It has to be seen whether politicians wake up and realize that only looking for re-election without any vision – and the courage to go for such a vision – means the end of politics as we have known it. Add to it the flood of social media and permanent news coverage which changes the landscape of decision-making and social development substantially. We are entering a new era and it seems that human mankind is not prepared or ready for the challenges of a modern and multi leveled connected global village.
For us South Africans it remains a sort of consolation that politics not only in our country is becoming more and more an affair of irrationality and madness. What is worrying is the fact that at the end the ordinary citizen pays the bill for all this – and the vulnerable, the powerless, the poor are those suffering more while most of those in charge creating the chaos have secured their benefits long-term.
NGOMore injustice is the underlying consequence of political incompetency as we see it in Europe, but also here in South Africa as in Africa on a growing scale. This makes the work of grass-root projects so much more important – NGO’s assisting those losing out in the realities of today. And if you look at movement like St Egidio you might learn that maybe it will be such initiatives from the base of society which can bring the development needed for more peace and prosperity for all living on this planet. But one has not to look that far – any small NGO – where ever they are – counter and mitigate the gaps, politics is leaving behind in their struggle for power and influence. They are much needed in our days.

Filed under: Africa, General, Politics and Society, Reflection, Society and living environment, Uncategorized, , , , , , , , , , , , , , , ,

Another mission…

European Union Headquarters - Brussels, Belgium

European Union Headquarters – Brussels, Belgium (Photo credit: Sailing “Footprints: Real to Reel” (Ronn ashore))

After one week in Cape Town sitting in a plane again, this time to Brussels in Belgium. I was offered the opportunity to meet those relevant people in the EU (European Union) dealing with African and South African affairs. It will be a big challenge for me to understand and digest in a couple of days the mechanism of EU-African relationship. But as HOPE Cape Town is a joint venture between European and African people, I strongly believe to see the bigger picture is an important step to understand the synergies behind single projects. And the question of funding is for me in the moment only second best – it is really first to make my homework and understand the principles of political and economic ties and so have a background image for further investigation into EU funding for Africa. I feel like a student again 🙂 and I am very grateful for the organizers to give me this opportunity.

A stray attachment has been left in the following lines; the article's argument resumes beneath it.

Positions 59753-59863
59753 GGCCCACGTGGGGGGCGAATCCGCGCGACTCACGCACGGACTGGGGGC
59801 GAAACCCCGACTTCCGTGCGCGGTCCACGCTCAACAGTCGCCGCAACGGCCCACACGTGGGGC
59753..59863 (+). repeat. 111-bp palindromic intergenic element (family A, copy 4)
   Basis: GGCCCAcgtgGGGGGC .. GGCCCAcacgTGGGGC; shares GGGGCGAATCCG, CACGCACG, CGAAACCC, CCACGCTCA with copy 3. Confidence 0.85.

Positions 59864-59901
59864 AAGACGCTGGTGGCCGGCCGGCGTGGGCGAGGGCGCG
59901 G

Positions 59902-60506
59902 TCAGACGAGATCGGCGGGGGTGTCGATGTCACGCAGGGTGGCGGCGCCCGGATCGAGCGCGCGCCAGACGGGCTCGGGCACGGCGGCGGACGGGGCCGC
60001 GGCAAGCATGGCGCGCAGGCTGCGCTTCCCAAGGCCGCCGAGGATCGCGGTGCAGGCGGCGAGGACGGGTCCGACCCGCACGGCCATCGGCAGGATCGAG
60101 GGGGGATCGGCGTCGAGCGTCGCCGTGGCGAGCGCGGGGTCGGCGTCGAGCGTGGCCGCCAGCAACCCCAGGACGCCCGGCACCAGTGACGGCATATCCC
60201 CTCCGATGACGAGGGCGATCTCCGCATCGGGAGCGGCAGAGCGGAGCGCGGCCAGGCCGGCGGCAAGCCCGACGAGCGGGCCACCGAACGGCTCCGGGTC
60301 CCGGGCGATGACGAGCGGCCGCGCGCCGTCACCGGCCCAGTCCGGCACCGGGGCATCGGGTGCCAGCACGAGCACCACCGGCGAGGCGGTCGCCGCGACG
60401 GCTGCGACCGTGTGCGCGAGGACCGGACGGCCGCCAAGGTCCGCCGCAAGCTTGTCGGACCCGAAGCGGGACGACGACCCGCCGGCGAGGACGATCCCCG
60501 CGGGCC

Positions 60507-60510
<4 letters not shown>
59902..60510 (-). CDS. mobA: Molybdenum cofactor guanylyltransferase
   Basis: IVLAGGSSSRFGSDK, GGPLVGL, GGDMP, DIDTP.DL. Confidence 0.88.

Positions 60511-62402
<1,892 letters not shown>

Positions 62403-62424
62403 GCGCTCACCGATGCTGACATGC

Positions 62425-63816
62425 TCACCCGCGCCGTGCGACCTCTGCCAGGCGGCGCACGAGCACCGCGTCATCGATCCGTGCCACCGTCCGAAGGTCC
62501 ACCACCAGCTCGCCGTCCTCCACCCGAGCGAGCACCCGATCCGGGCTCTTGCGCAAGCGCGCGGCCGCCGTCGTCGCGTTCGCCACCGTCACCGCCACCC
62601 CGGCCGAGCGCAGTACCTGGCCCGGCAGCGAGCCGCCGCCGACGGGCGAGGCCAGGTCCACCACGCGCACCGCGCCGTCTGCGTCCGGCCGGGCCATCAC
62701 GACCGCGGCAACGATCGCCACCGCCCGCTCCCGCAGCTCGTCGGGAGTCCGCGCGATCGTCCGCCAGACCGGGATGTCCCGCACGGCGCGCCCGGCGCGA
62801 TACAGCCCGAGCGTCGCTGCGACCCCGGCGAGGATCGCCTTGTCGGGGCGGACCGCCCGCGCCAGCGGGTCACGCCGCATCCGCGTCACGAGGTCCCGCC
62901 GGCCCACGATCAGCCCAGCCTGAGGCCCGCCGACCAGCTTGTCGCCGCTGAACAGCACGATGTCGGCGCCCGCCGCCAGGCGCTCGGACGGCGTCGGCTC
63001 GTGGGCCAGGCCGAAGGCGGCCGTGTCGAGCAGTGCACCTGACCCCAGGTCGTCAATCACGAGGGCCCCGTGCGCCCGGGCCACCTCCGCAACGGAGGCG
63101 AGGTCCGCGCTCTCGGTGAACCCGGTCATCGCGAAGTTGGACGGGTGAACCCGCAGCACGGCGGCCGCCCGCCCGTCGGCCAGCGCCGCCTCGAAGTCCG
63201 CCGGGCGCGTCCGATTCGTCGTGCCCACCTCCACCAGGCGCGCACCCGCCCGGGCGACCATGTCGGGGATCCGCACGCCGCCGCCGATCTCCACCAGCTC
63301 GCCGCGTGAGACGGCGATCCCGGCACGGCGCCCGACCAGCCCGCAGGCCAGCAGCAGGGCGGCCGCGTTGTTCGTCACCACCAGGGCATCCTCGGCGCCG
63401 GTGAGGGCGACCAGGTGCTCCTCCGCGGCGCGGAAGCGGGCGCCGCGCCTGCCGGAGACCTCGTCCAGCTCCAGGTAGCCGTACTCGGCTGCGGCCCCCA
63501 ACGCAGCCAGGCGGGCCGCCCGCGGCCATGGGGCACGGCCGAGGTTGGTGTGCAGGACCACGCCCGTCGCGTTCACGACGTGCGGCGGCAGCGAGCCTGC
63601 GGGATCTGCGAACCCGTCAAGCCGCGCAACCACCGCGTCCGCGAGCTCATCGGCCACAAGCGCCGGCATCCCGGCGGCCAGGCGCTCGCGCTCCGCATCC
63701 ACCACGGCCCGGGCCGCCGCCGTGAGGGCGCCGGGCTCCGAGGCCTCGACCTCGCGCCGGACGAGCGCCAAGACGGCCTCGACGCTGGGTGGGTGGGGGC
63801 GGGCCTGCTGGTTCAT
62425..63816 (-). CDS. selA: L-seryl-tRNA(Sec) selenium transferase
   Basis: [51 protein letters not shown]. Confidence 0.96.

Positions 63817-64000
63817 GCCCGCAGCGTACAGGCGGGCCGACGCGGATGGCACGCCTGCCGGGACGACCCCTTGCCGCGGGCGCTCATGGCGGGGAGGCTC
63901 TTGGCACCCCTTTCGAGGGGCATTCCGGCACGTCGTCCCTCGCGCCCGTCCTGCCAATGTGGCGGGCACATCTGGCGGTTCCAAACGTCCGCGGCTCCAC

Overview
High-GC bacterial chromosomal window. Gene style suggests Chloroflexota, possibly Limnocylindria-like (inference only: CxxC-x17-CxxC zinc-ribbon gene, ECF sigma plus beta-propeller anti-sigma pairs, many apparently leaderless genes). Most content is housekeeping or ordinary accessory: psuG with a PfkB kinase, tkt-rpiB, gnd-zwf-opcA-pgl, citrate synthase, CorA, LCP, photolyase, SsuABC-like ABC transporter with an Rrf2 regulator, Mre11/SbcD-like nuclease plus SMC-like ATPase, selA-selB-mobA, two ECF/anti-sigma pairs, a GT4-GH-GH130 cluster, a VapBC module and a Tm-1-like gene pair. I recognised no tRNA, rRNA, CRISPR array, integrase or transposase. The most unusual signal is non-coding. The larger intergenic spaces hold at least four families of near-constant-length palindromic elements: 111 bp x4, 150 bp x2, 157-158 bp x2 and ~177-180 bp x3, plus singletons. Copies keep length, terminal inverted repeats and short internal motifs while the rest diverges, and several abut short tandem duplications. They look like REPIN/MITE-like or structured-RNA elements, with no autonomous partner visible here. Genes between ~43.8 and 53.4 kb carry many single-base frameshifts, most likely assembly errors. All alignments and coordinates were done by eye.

Generally I believe in networking and sharing to reach the goal of ongoing support for those in need – in the case of HOPE Cape Town the need to deal with HIV and AIDS in their mainly anyhow devastated lives of poverty, unemployment, little education and almost no light at the end of the tunnel. South Africa is going through a challenging time with Madiba, the moral conscience of South Africa in his last chapter of life and politicians in place who seem to have subscribed to corruption and attending to everything gaining them wealth but ignoring mostly the plight of the people. That might be a harsh judgement but I strongly believe that South Africa deserves better. Maybe the looming farewell from Nelson Mandela will serve as a reminder about the dreams and hopes after 1994 and ignite the longing and yearning to reach this dream of a real rainbow nation where poverty, corruption, crime, unemployment is seriously tackled by people in power who care deeply about the future of all South Africans.

HOPE Cape Town is working only in one little sector of health within all the areas of human life. But as it needs all mosaic pieces to create the final picture, the organization is willing to contribute whatever is necessary to make the vision of a prosper and thriving South Africa possible. One drop in the big ocean – right so – but let’s join all drops to accumulate into a stream taking us forward.